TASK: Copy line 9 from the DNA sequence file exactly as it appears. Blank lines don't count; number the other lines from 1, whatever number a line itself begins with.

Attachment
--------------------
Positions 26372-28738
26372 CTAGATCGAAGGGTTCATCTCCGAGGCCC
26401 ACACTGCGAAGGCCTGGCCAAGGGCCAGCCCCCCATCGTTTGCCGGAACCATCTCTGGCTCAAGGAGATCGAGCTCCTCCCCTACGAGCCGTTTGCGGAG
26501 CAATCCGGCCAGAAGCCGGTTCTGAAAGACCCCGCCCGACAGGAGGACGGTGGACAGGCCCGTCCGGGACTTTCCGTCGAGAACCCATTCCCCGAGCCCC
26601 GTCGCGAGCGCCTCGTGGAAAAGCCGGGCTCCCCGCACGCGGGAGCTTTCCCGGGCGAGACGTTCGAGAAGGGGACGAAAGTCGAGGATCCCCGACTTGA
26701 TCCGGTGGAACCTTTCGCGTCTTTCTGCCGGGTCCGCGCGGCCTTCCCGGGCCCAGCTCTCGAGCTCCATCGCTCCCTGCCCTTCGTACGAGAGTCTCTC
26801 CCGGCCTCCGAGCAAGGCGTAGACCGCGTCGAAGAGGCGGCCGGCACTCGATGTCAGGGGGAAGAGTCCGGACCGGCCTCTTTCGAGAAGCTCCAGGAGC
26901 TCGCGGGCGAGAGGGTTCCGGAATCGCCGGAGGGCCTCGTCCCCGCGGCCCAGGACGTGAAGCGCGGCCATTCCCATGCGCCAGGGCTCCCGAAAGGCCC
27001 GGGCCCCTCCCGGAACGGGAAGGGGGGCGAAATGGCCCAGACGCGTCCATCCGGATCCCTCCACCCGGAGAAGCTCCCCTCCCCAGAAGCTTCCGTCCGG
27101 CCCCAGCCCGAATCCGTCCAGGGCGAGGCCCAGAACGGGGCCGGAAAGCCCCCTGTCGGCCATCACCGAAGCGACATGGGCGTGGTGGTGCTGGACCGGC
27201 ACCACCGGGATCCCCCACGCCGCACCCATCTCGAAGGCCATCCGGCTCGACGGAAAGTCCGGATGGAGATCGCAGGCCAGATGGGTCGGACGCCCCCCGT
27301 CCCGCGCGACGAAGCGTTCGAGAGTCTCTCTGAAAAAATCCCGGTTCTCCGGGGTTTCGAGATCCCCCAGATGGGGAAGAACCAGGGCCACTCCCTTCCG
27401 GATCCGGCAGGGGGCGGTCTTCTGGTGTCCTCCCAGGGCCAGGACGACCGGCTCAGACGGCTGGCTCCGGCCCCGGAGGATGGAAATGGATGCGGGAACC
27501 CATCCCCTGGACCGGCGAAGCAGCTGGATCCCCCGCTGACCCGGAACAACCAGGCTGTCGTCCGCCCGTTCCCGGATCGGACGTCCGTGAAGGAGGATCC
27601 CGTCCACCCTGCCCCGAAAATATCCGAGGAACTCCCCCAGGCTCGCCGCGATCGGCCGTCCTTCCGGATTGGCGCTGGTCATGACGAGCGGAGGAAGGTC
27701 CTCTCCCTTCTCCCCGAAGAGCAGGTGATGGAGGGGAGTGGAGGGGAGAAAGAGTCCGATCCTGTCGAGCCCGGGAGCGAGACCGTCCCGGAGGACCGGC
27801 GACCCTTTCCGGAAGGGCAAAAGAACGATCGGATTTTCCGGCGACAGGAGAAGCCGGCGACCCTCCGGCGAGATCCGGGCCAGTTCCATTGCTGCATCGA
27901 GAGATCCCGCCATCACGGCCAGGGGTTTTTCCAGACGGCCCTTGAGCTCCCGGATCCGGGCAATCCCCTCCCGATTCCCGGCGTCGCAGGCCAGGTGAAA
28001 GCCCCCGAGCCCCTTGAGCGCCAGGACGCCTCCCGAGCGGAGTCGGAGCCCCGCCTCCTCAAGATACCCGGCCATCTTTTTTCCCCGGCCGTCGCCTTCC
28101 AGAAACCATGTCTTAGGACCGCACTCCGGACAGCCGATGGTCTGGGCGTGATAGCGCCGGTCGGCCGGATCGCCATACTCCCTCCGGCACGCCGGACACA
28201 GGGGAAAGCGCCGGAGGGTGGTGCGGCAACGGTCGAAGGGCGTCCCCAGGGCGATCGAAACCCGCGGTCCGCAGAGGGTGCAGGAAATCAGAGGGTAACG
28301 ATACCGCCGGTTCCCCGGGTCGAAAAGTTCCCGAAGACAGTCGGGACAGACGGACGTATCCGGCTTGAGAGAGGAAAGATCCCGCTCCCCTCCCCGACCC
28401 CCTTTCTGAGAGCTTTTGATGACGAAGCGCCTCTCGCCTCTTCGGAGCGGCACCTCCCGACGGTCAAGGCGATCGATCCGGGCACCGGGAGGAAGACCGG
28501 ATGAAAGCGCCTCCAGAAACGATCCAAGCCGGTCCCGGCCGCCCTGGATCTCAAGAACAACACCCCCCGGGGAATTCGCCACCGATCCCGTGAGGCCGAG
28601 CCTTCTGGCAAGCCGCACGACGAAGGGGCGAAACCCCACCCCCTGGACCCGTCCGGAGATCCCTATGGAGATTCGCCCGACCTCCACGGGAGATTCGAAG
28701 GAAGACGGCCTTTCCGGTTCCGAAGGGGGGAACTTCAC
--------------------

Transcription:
27001 GGGCCCCTCCCGGAACGGGAAGGGGGGCGAAATGGCCCAGACGCGTCCATCCGGATCCCTCCACCCGGAGAAGCTCCCCTCCCCAGAAGCTTCCGTCCGG